Even if you don’t like to use credit, and you never carry a balance, when traveling internationally you are MUCH better off using a credit card than a debit card. Credit card transactions are afforded a much higher level of consumer protection than are debit cards. Credit card companies have legal obligations with regard to reimbursing cardholders for fraudulent transactions that occur after a card has been reported stolen or compromised. Any accommodations provided to a debit card user are purely a matter of bank policy and can be ignored at the discretion of the bank. Carry a credit card doesn’t have to mean carrying a balance – pay it off every month, and there’s not really any difference between a credit card and a debit card, except for the level of security and protection you have as a consumer.

Finally, let your bank and your credit card companies know that you are traveling. Tell them when and where you will be traveling. If you don’t give them the heads up, international transactions will likely begin tripping fraud alerts and causing your cards to be cut off. Depending on how aggressive the particular company’s fraud protocol is, once the card is cut off it may not be possible to re-enable it. Even with express delivery services, it can take a couple of days to get a new card to you (longer if you’re traveling in more remote areas). This headache can be readily avoided with a little advance notice to the financial institutions.

4) Make and Keep Backups

Be redundant – digital AND paper copies

Make copies of important travel documents. This includes your passport, visa (if needed), travel itinerary, any travel confirmation documents (hotel, airline, tour), travel insurance emergency contact card, emergency contacts. PRINT OUT copies of these documents and keep them in secure parts of your carry-on luggage, in addition to storing them on your computer and/or phone.

I can hear you now, saying, “I have all of the confirmation Emails. I can just look them up on my phone. I don’t need to waste those trees!” That’s great – until you’re in the basement of an airport in line for customs and have no cellular or wifi signal. And it’s terrific, until your phone battery dies thanks to your child’s Bejeweled Blitz addiction on the plane. And it’s great, until your phone falls out of your pocket into the beautiful Seine as your river cruise floats by. Seriously. You need backups. The whole point of the backup is that it’s there to protect you when the things you’re used to working correctly simply don’t. That’s why we specifically recommend having a hard copy of your emergency contact telephone numbers. Most of us use our smartphones for calling so much, are you really sure that you could remember your best friend’s telephone number, from memory, in the kind of high-stress circumstances that would necessitate an emergency call? PRINT IT OUT!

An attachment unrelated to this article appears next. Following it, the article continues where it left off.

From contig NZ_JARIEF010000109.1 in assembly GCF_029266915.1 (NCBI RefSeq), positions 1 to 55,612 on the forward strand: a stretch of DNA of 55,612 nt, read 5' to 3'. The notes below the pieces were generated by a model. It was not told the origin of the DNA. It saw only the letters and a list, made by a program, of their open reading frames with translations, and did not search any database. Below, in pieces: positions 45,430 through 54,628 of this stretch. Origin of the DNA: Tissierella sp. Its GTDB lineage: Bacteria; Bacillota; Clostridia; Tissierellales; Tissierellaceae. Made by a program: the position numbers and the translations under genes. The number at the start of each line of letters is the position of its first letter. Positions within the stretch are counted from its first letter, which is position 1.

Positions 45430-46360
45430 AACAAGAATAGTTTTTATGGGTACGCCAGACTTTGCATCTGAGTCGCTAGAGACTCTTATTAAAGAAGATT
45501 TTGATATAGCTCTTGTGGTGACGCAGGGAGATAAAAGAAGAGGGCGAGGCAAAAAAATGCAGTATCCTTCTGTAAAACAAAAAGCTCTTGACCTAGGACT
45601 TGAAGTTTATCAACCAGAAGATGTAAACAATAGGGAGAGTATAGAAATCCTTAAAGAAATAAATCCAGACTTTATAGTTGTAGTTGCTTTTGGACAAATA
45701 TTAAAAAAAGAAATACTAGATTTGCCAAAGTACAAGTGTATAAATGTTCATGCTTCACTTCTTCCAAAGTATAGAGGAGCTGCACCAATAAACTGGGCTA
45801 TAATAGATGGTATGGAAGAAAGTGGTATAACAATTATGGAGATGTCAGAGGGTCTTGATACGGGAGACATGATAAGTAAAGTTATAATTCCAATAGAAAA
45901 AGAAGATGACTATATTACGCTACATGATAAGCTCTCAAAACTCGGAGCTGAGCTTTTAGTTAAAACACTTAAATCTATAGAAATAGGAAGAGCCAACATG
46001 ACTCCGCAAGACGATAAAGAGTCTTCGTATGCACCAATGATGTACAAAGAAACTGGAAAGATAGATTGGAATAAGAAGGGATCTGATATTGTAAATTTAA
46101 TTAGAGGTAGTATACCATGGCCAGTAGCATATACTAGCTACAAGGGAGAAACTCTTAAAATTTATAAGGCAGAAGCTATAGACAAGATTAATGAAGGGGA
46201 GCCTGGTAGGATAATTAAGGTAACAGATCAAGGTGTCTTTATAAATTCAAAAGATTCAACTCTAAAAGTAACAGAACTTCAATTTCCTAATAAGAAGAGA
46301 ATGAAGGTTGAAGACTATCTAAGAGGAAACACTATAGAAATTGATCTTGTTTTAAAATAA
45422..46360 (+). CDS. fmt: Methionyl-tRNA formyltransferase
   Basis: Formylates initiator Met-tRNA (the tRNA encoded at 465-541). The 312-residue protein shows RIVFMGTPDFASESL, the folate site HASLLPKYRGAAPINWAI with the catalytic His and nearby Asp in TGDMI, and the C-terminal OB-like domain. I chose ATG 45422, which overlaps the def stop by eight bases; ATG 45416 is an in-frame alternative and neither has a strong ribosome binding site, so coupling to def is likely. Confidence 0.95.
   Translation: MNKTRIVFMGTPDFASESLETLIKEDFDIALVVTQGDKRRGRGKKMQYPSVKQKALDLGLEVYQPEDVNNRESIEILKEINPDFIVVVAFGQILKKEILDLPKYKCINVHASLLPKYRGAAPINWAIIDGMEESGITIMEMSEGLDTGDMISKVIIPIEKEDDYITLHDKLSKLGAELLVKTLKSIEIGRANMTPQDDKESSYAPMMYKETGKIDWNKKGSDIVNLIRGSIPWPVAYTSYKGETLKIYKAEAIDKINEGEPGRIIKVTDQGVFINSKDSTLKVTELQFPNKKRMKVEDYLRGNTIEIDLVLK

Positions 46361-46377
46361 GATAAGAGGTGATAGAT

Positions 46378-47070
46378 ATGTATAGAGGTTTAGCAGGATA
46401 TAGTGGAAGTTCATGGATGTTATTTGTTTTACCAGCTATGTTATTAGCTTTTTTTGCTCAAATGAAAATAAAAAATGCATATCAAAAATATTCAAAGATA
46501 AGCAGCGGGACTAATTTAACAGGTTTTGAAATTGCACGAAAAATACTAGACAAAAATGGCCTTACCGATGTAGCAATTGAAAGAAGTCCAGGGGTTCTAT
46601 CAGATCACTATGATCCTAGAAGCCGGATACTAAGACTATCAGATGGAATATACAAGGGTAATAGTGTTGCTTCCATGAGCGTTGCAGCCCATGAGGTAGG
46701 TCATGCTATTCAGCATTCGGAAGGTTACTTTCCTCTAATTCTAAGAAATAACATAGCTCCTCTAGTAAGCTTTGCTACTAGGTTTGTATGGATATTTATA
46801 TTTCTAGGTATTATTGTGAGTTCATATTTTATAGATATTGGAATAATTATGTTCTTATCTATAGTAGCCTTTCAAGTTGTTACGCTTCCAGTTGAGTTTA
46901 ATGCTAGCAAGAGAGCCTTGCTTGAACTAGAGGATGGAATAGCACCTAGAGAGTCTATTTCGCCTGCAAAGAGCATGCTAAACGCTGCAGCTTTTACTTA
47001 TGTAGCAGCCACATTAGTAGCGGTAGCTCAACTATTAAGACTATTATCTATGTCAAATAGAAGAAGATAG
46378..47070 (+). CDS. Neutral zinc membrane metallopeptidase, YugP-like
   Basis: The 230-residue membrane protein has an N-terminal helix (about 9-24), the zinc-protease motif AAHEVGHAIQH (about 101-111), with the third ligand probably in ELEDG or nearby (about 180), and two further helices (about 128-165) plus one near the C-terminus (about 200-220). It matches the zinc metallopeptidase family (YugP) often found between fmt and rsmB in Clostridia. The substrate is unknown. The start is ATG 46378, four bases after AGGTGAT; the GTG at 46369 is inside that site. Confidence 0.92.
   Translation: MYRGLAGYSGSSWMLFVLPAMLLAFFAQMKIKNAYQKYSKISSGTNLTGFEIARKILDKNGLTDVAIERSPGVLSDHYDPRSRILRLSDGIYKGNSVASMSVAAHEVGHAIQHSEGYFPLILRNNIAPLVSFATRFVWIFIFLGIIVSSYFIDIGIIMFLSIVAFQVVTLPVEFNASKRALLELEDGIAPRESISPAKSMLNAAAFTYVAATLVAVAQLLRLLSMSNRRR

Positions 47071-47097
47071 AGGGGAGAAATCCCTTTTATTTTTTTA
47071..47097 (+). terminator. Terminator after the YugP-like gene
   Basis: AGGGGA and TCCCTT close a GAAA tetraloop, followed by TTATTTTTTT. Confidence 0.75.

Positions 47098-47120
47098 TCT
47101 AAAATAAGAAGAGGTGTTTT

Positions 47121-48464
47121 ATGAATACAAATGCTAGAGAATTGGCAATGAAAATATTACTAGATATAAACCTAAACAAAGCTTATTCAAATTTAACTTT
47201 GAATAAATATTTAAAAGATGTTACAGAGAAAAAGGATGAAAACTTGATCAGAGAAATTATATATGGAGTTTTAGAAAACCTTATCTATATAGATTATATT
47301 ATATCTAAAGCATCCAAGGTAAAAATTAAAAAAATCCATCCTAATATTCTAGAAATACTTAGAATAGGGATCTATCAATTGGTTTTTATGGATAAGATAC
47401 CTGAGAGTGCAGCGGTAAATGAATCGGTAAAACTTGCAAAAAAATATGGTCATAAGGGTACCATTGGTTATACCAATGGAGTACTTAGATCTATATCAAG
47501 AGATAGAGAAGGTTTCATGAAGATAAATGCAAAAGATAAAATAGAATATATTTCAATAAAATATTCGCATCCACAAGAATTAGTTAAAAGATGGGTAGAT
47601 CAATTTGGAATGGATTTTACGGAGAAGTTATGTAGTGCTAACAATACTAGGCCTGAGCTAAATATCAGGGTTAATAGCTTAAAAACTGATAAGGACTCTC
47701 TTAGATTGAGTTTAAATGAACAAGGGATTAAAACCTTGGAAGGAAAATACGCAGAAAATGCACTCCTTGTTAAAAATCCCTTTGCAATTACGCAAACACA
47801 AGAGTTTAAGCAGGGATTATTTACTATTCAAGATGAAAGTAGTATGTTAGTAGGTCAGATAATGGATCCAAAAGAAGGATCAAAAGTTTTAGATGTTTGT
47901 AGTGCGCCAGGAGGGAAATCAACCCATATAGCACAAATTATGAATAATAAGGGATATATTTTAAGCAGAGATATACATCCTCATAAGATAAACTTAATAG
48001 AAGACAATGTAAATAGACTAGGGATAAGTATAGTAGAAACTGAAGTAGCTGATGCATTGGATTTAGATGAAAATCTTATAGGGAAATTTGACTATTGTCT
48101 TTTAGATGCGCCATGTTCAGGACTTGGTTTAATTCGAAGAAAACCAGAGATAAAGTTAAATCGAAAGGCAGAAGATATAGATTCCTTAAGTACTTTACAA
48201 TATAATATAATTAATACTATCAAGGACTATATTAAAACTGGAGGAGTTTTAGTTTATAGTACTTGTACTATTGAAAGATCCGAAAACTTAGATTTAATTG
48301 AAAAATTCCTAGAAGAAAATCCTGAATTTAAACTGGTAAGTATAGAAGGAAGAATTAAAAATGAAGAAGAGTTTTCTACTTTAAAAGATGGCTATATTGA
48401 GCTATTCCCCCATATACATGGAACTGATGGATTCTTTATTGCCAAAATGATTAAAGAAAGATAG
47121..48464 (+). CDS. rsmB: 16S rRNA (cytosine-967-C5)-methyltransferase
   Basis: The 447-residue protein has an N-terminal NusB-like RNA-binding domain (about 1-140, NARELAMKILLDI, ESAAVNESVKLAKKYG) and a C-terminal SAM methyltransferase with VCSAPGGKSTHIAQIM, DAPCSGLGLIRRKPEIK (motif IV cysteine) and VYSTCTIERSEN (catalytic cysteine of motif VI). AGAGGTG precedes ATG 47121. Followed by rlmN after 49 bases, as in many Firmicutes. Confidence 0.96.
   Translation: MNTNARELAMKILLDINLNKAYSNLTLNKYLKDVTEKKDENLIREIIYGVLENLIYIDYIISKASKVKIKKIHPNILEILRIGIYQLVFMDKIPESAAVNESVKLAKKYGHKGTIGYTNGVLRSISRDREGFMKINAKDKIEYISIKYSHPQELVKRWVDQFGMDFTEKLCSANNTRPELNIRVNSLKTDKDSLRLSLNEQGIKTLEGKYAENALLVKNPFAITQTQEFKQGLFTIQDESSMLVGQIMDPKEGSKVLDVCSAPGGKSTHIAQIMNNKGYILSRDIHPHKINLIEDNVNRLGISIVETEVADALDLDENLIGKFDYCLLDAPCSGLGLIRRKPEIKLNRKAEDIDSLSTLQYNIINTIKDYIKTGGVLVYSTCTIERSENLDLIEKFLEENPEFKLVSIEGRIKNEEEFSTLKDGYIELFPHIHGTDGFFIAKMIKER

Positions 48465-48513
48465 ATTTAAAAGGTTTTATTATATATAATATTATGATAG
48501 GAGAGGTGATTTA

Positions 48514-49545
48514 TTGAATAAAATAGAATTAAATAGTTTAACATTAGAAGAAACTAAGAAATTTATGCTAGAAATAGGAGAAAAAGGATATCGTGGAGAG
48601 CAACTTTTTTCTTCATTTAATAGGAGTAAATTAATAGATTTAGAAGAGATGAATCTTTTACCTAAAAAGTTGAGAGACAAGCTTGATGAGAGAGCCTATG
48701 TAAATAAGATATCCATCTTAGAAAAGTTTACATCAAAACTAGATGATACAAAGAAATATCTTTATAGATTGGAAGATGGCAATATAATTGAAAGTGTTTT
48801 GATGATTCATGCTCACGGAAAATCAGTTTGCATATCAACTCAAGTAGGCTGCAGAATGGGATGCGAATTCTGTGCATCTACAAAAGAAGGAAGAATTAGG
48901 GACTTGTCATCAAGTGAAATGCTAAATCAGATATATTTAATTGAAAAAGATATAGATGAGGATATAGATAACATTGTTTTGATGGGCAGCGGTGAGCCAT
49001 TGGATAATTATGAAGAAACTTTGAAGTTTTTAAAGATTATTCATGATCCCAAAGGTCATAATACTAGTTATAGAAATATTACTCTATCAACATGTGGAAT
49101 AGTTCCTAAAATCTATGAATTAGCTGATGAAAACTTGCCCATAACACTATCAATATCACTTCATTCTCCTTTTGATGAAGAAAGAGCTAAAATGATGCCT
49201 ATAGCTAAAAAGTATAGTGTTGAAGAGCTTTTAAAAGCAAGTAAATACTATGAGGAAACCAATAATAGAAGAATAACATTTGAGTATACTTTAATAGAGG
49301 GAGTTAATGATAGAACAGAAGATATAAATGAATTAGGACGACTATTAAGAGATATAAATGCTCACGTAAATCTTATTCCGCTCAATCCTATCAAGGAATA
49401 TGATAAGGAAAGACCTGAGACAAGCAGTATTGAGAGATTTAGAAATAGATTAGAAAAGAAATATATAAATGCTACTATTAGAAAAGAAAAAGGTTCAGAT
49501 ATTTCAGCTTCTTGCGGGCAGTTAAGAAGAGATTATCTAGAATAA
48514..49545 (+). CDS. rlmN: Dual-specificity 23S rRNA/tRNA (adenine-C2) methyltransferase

5) Prepare for unique health issues

Staying healthy is about more than vaccinations

Vaccinations are an important first step. If you’re traveling to high-risk areas, many countries will require that you show proof of your yellow-fever vaccine. Check with the Centers for Disease Control for recommendations regarding vaccines, based on the destinations you’ll be visiting.

But vaccines are only the first step. Think about the things that you will be doing on this trip. Will you be hiking through amazing archaelogical ruins? COOL! Now, when was the last time you walked more than a mile in a day? Start taking daily walks at home to get used to it, and to build up your stamina. You’ll enjoy the experience much more if you’re not gasping for your breath when you get there. (And keep things like unique climate and altitude in mind as well. You might be perfectly comfortable walking TEN miles at sea level. But you still might want to do some extra training if you’ll be hiking in a mountainous region where high elevation offers a less oxygen-rich environment). It’s also a good idea to talk with your doctor about taking a probiotic for a week or so leading up to your international vacation. There’s a wonderful world of amazing food out there – building up a probiotic base can help keep your stomach from being upset by it.

6) Decide how you want to handle connectivity

Wi-fi, International calling and data plan, Swap-out a SIM card

There’s no one answer that’s right for everyone when it comes to staying connected while traveling. Your decision will be affected by a LOT of variables. How connected do you want to be while on vacation? Will you be traveling to destinations where public Wifi networks are readily available? Will your cell phone work on the network in your destination country? Is swapping out your SIM card an option? What does your carrier charge for international calling? What about data? We can’t give you a one-size-fits-all answer. The best we can do is to remind you to ask the questions so you can figure out what works for you.

Regardless of what method of connectivity you choose, using a VPN (Virtual Private Network) is STRONGLY recommended, especially if you plan on utilizing public WiFi networks. For more on this topic, check out our article on using public WiFi networks while traveling.